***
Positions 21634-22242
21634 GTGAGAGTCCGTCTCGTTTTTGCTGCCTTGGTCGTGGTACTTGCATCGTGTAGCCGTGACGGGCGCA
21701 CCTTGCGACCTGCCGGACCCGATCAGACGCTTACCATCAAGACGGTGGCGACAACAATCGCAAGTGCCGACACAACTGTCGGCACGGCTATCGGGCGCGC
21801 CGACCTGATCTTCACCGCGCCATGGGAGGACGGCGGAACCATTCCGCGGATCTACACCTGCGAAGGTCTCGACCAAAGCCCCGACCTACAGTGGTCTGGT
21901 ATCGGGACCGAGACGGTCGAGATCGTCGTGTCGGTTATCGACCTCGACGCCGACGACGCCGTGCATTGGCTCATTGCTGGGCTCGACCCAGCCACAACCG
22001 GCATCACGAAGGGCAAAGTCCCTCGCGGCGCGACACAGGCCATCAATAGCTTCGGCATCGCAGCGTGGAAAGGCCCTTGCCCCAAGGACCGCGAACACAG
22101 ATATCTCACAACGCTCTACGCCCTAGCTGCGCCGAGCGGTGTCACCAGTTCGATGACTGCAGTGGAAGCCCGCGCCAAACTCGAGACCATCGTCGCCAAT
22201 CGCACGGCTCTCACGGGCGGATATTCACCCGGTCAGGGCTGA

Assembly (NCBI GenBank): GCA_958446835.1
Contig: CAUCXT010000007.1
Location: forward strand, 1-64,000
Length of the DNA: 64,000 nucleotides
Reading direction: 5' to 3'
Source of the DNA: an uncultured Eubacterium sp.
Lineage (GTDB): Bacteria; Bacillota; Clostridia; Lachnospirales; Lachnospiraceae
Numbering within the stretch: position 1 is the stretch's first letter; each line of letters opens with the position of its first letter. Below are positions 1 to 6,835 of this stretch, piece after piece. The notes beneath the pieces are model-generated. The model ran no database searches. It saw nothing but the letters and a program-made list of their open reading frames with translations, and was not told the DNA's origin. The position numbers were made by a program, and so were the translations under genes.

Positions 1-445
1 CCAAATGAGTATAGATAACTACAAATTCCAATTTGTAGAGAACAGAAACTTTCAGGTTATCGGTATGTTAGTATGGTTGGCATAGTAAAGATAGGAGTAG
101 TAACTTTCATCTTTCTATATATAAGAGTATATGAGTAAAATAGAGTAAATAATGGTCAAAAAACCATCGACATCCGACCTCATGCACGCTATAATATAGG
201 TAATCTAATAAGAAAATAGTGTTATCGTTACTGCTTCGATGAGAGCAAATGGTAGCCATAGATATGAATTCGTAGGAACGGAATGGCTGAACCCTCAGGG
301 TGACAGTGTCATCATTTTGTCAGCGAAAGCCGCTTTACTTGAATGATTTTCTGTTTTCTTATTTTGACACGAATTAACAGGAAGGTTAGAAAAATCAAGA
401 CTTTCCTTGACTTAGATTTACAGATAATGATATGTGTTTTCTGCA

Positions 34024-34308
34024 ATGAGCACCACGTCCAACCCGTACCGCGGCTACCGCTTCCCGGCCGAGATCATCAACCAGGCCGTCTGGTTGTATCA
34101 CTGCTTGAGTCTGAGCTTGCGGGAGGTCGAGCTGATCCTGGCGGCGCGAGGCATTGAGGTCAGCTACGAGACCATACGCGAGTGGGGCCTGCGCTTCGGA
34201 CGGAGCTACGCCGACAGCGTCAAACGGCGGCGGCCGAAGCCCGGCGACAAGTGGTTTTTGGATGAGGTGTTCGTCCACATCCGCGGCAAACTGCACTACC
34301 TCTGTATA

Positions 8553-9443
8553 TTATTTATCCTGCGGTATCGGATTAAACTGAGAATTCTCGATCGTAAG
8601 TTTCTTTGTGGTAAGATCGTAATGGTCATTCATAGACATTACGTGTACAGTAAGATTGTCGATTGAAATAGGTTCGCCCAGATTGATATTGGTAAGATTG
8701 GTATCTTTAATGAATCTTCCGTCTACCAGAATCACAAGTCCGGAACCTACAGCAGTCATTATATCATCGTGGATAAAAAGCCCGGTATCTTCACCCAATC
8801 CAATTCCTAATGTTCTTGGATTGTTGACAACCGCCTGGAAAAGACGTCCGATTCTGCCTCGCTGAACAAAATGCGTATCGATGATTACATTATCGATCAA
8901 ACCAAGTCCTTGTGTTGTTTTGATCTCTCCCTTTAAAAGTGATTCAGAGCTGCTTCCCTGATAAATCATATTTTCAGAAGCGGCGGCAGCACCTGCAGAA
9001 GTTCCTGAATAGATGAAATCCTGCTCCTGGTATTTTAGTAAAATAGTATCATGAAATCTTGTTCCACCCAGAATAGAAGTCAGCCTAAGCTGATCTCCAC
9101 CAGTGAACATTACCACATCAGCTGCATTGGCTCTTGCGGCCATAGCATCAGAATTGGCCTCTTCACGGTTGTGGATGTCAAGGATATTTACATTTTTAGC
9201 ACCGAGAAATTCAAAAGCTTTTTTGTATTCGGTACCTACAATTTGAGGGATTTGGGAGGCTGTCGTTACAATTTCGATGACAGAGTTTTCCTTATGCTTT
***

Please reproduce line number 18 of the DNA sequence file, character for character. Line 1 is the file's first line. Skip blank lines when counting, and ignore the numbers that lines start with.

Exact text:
1 CCAAATGAGTATAGATAACTACAAATTCCAATTTGTAGAGAACAGAAACTTTCAGGTTATCGGTATGTTAGTATGGTTGGCATAGTAAAGATAGGAGTAG